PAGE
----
New hepatitis C drugs mean diseased organs can be used for transplants

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New hepatitis C drugs mean diseased organs can be used for transplants

Organs infected with the hepatitis C virus are being used more and more for transplantation.

Unthinkable until a few years ago, the practice of putting hepatitis C-infected organs into uninfected patients has been embraced by the transplant world as a way to whittle long waiting lists for lifesaving kidneys, livers, hearts, and lungs.

The main reason for this about-face is simple: New, easy-to-tolerate antiviral drugs with better than 95 percent effectiveness have transformed the treatment of hepatitis C, a virus that can slowly destroy the liver.  A small but growing body of research by the University of Pennsylvania and other pioneers shows these medications can cure hep C infection in transplant patients who accept infected organs, typically with just four to 12 weeks of therapy. At the same time, the opioid crisis has meant there are more organs available from people with hep C, which can be spread by the use of injection drugs.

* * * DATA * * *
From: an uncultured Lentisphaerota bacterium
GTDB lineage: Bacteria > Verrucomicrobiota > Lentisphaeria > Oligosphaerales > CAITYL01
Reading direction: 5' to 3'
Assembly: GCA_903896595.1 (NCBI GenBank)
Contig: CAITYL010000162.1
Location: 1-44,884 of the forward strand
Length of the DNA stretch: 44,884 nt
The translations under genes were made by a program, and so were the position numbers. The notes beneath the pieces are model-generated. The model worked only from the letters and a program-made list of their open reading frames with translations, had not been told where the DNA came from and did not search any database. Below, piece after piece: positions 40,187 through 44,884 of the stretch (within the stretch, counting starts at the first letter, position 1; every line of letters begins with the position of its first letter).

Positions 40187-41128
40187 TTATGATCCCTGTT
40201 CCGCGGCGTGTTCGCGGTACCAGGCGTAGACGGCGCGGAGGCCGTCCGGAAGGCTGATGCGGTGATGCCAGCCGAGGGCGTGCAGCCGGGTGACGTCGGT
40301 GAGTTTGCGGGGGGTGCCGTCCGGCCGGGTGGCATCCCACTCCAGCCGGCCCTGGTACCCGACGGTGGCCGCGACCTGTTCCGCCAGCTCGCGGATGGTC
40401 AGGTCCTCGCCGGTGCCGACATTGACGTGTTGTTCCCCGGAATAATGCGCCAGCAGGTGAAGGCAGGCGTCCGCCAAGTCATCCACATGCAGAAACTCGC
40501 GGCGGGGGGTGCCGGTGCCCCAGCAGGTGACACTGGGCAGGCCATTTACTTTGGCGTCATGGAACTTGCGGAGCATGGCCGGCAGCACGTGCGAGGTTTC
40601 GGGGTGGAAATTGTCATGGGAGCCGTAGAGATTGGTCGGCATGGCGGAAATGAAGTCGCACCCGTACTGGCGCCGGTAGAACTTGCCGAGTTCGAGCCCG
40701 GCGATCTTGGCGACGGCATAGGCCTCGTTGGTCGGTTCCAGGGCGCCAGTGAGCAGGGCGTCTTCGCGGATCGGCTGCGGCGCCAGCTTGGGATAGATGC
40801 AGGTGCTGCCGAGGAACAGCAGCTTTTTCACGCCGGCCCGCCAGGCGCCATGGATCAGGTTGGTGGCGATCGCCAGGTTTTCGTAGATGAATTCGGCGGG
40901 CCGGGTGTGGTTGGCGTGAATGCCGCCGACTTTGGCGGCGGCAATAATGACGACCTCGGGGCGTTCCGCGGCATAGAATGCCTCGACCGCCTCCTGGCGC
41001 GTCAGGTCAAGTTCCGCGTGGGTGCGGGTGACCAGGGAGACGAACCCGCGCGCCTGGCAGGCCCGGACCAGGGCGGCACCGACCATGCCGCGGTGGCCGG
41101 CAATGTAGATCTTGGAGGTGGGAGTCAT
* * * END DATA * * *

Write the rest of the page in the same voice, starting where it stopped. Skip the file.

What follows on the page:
Now, the question is whether this approach should continue to be studied in clinical trials, or opened right away to the 114,000 Americans awaiting transplants. Patients are told about the potential risks of accepting organs with the virus and do not lose their place on transplant lists if they decline.

At least one transplant center, at the University of Washington, is not holding off. It announced in June that all heart transplant patients will be offered suitable hearts from hep C-infected donors. Infected hearts may eventually account for as many as eight of the 48 heart transplants UW Medicine performs annually, it said in a news release.

Read on: New hepatitis C drugs mean diseased organs can be used for transplants

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